Review: THE TEN YEAR NAP by Meg Wolitzer

Thanks to Caitlin at FSB Associates for sending me this book!

Amy Buckner, a stay-at-home mother in New York, finds herself at loose ends when she realizes that her 10 year old son doesn’t need her so much anymore and her best friend moves away. She continues to go through the motions, meeting friends for breakfast most mornings at a local café but Amy knows something is missing and she doesn’t know how to find it or how to start looking. Into this growing void falls Penny Ramsey, who she gets to know while both are assigned to ‘safety walk’ around their childrens’ school. Amy discovers that Penny’s life is much more interesting than her own; she’s a museum director and her husband is a wealthy businessman. They have no financial problems and on the surface everything seems great. Amy begins a friendship with Penny that seems to fill the empty holes in her own life.

This novel explores the issues surrounding women at different stages in their lives. Questions arise about decisions to stay at home while one’s children are young and then not so young, friendship, marriage and family and careers. It delves into loyalty and betrayal, shallowness and profundity. The choices aren’t easy to make and mostly not perfect, but are often the best possible solution for the given stage of life.

I found this book to be thought provoking and relevant, as most of us at some time in our lives must decide about one or another of the issues that the various characters deal with. Should we stay at home while the children are young or entrust them to a daycare or babysitter? Can we afford to stay at home? And if we do go for that option, once the children are in school, then what?

The author addresses some of these issues not only in the book but also in an article entitled “Mothers of Contention and the Money Wars”. In this article Meg Wolitzer says:

“Women who work full-time or part-time and those who stay home with their kids (as well as those who now spend their days answering help wanted ads on craigslist) may not experience Helen Reddy solidarity. It may be way too soon to speak about the mommy wars in the past tense, for no one has solved the problem of ambivalence about staying home versus working, or the lack of good, cheap daycare; and no one has found a way for some women not to feel they're damned if they do, and damned if they don't. Maybe not even the full-scale meltdown of the economy can keep these particular, familiar wars from raging. But it can try.”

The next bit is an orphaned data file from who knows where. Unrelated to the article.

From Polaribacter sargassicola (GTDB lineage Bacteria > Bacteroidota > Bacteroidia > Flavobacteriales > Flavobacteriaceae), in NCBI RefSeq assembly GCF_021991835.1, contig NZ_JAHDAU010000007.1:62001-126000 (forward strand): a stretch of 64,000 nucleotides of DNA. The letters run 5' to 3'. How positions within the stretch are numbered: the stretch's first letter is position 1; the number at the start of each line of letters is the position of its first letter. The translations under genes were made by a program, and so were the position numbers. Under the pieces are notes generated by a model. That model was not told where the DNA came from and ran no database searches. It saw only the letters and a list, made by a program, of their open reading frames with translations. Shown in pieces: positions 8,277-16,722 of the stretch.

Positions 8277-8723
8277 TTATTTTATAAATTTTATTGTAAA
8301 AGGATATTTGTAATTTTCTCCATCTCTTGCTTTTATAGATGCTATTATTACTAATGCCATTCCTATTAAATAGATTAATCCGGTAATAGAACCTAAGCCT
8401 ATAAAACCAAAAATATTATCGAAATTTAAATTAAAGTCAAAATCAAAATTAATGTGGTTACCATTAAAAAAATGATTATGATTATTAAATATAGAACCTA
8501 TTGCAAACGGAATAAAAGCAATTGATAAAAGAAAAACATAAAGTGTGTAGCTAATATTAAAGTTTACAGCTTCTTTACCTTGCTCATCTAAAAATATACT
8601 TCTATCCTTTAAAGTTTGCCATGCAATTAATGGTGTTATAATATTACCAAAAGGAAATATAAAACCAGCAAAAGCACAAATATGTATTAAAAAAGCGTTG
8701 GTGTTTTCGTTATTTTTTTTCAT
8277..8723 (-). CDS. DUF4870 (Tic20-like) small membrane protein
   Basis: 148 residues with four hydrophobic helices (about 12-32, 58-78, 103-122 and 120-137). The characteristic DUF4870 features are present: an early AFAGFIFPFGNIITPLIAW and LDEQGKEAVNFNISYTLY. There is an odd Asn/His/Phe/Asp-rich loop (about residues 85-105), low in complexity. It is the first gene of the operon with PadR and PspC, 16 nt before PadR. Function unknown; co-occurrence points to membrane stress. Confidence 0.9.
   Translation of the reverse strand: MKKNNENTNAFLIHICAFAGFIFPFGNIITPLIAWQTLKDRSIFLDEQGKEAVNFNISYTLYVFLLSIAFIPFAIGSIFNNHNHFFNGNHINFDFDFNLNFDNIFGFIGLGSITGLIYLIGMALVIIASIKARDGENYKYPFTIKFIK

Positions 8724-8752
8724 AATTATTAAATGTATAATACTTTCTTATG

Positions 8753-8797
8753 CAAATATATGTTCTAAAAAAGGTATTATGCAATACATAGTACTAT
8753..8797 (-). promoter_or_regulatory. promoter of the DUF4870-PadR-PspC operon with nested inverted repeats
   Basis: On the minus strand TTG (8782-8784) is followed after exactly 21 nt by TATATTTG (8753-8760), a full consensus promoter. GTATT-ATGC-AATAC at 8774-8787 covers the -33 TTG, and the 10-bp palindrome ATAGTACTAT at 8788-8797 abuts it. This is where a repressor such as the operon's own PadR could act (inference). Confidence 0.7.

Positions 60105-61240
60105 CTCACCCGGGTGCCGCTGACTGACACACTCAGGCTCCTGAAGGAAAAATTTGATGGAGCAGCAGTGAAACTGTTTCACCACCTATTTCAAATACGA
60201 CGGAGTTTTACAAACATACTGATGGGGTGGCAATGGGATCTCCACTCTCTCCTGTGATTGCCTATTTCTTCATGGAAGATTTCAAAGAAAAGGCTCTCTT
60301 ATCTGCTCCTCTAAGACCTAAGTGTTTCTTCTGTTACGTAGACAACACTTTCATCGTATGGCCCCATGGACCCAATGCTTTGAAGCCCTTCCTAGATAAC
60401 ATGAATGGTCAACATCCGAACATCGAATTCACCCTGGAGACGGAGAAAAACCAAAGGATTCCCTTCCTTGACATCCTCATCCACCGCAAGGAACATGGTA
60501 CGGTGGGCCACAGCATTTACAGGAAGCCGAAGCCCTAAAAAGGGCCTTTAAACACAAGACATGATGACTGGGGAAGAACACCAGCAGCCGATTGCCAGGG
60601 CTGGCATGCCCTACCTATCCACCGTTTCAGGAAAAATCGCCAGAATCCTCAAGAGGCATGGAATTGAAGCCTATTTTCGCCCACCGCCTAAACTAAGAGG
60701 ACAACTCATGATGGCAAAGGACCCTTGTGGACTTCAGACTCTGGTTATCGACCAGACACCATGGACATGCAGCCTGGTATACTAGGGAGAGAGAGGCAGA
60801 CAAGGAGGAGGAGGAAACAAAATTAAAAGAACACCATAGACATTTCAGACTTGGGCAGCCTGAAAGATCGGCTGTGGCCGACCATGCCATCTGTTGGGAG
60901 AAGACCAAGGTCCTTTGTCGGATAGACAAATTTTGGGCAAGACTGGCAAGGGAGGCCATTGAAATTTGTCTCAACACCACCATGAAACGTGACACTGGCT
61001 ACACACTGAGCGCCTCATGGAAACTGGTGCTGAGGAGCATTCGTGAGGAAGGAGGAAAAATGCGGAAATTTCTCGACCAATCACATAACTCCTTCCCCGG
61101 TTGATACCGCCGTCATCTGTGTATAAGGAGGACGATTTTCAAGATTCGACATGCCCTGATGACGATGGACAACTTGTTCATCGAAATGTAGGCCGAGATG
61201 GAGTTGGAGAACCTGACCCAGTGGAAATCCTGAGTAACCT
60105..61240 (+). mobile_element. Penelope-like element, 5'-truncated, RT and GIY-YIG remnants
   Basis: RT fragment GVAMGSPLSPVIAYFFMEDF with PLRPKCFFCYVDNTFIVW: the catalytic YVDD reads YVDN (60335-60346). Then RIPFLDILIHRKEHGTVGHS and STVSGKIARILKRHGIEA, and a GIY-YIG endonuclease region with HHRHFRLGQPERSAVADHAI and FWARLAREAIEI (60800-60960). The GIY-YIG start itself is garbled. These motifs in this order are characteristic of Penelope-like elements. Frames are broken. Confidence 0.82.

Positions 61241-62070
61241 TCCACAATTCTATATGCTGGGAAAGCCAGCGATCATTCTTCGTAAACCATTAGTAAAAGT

And on the topic of friendships this novel raises many more interesting questions, for example, what does it mean to have a best friend? What are the ground rules? What lines can you and should you not cross?

The Ten Year Nap emphasizes that there is no right or wrong answers, and whatever lifestyle is right for you and your family is probably the best choice to make, but each person can only be responsible for her own choices. This point of view is a refreshing departure from being sold the ‘right way to do things’ at every turn.


bermudaonion on March 23, 2009 at 12:42 PM said...

It seems that whatever a woman chooses - working outside the home or staying home - she faces criticism. I think we have a long way to go yet.

An Anonymous Child on March 23, 2009 at 3:17 PM said...

This is interesting. It seems like the sort of book that might appeal more to women than to men - did you get that impression at all? Regardless, it might spark some interesting discussions...

Myckyee on March 23, 2009 at 5:11 PM said...

Bermuda, yes, I believe you're right about the criticism, which is unfortunate considering it's a hard choice to make either way.

Hi Anonymous, I's say it definitely would appeal to women more than men and just yesterday I had a lively discussion about this topic with 3 blogger friends when we met for tea. This is a hot topic for sure.

Thanks for your comments!

Literary Feline on March 26, 2009 at 12:40 AM said...

Thank you for your great review. I hope to read this one someday soon. It is sad that there is so much criticism on both sides of the issue. It really is a personal choice and a family has to do what is best for them.

Myckyee on March 27, 2009 at 5:38 PM said...

Literary Feline - I agree with you, it's very much a personal choice and it's too bad that women so often feel guilty for choosing the option they feel is best for them.


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